Yeah. That’s great. The positive operations across the businesses, mainly GIP, that’s $0.17. Could you just provide a little bit more color there? Was that just better execution, better volume [Speech Overlap].

Larry A. Hilsheimer — Executive Vice President, Chief Financial Officer

Yeah. Really disciplined execution on selling prices relative to non-raw material price increases, and we got a little bit of benefit of some timing on the decline in some of the steel that played well for us. So, minor amounts there, so it’s just a combination of those things. And then in PPS, some more integrated times where we have — it plays out better for us in our specialty products in our CorrChoice operation and our tube and core business. So, combination of all those things amounted to that $0.17 lift.

Justin Bergner — Gabelli Funds — Analyst

Okay, great.

Larry A. Hilsheimer — Executive Vice President, Chief Financial Officer

Cash flow side, I’ll do the same walk. So, we started it, 410 was the guidance, that same operation, it’s going to be the same elements obviously, but $1.9 million on those operations, 7.1 on the pricing, 14.5 on OCC, interest expense down 3.2. Adjusted capex was up because we spent less than we expected to 6.6 and — or we are going to spend less than we expected as I just discussed. And then other things, cash taxes, other miscellaneous stuff is a negative 6.9.

Justin Bergner — Gabelli Funds — Analyst

Great. Thank you for all that detail. Second question I had was on repurchases. So, you repurchased $60 million in the quarter. I assume the 10-Q will speak to sort of the price, at which you repurchased. I mean, should we think of that — I mean that’s not a significant amount of dollars relative to your mark capitalization. Should we think of that as something that you will continue to do in subsequent quarters unless the M&A activity picks up or was it more one-time?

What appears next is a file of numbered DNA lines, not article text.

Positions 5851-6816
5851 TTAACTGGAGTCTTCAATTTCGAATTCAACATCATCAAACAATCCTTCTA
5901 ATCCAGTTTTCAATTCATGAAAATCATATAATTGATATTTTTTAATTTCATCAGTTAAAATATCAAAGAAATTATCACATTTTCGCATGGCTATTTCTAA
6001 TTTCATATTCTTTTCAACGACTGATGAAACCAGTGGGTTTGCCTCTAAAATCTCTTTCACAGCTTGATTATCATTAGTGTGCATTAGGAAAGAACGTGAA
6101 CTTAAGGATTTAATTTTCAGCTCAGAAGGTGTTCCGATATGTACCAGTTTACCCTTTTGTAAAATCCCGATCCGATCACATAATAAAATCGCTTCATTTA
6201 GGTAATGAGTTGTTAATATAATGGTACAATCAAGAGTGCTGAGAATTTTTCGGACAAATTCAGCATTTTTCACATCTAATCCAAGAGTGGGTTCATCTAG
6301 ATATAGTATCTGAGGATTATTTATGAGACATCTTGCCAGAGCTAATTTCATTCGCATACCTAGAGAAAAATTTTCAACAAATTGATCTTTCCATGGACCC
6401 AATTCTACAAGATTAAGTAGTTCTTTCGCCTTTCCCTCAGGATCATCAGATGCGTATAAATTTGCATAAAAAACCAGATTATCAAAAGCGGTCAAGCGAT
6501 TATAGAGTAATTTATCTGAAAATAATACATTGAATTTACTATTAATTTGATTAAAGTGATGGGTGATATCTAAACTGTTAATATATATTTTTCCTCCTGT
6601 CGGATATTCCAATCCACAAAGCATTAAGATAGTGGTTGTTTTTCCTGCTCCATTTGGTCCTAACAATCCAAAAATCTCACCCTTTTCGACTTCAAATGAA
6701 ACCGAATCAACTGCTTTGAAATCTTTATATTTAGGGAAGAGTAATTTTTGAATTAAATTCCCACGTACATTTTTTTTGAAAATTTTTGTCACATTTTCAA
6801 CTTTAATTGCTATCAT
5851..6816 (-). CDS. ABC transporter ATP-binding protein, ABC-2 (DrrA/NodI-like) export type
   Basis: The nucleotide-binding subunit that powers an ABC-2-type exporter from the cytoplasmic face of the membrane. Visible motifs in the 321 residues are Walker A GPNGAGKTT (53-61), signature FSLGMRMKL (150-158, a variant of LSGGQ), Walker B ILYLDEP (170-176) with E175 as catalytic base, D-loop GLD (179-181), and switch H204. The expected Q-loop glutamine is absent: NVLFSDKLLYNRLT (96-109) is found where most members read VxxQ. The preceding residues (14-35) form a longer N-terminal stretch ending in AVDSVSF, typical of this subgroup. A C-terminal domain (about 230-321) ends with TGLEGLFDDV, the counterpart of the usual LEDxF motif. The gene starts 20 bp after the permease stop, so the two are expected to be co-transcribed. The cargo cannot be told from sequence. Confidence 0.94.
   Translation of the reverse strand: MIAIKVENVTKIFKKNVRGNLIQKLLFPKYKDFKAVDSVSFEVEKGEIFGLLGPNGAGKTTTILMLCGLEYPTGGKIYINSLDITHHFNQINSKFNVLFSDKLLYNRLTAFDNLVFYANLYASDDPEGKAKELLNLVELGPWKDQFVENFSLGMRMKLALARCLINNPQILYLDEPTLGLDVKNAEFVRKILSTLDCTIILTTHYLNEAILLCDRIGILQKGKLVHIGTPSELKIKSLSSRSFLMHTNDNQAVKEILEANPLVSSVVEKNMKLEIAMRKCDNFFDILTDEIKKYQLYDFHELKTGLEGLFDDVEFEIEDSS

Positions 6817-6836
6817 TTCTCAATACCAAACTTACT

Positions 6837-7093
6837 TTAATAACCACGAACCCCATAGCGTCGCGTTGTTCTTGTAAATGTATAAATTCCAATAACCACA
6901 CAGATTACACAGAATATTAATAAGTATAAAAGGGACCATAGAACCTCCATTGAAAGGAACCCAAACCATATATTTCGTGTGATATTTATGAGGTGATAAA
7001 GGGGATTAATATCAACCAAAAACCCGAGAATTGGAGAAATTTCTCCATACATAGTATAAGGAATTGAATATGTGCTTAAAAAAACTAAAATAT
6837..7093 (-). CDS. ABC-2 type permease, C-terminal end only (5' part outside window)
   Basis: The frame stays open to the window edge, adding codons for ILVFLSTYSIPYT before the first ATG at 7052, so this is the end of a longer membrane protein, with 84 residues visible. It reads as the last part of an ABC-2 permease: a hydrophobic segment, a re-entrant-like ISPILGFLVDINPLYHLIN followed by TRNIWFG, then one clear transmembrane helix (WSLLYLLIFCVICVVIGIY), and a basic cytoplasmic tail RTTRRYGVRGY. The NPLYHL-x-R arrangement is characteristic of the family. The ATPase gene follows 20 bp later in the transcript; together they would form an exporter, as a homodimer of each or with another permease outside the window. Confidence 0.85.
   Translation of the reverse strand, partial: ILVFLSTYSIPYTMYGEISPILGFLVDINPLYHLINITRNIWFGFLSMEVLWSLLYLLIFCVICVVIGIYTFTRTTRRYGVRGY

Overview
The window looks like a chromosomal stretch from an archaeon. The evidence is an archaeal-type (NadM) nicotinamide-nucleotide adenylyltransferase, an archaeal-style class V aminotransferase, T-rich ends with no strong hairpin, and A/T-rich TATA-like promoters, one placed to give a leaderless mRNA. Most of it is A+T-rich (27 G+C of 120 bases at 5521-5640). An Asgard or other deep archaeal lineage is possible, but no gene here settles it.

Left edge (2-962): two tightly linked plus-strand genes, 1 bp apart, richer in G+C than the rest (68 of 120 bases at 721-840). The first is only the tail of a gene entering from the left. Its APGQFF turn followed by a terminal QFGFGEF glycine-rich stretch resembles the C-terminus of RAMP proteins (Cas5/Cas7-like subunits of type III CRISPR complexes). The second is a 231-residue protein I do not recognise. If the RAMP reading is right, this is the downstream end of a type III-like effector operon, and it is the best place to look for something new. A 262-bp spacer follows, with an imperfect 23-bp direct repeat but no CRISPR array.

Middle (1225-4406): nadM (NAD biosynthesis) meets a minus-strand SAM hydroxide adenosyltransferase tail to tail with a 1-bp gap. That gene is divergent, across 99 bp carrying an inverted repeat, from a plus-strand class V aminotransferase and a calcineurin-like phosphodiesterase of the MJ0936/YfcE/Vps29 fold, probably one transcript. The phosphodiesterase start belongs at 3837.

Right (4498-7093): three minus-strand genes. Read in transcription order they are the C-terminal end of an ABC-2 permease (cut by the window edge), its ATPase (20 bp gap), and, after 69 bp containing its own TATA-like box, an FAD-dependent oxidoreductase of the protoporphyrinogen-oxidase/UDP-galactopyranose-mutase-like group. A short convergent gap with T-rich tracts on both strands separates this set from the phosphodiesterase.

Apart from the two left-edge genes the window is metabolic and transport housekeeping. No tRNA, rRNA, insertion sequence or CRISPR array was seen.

Larry A. Hilsheimer — Executive Vice President, Chief Financial Officer

No. We had announced at Investor Day that we did — we executed on the $75 million ASR program. So, if you look at our cash flow statement, you actually see two entries related to it. And it breaks it into pieces of $60 million [Phonetic] and $15 million and you get delivered 80% of that on the day one and that stuff impacts earnings per share. And I’ll come back to that impact in a minute. You don’t really know the price that ultimately gets paid until the ASR program gets filled out, which will happen over the rest of this year. And then, we also plan to do another $75 million in open market, which probably be about two-thirds B shares and one-third A shares, but that’ll play out how it plays out in the market. Coming back to the earnings per share impact, $0.01 a share in this quarter of lift on earnings per share another $0.03 in Q4, so $0.04 for the whole year. And if it plays out the way we think it is, on that first $75 million, it will be about $0.15 for the whole year next year, but then we’ll execute on the other $75 million open market. Hopefully, it has way less impact per share because hopefully our stock price goes up and it costs us more money to buy it back.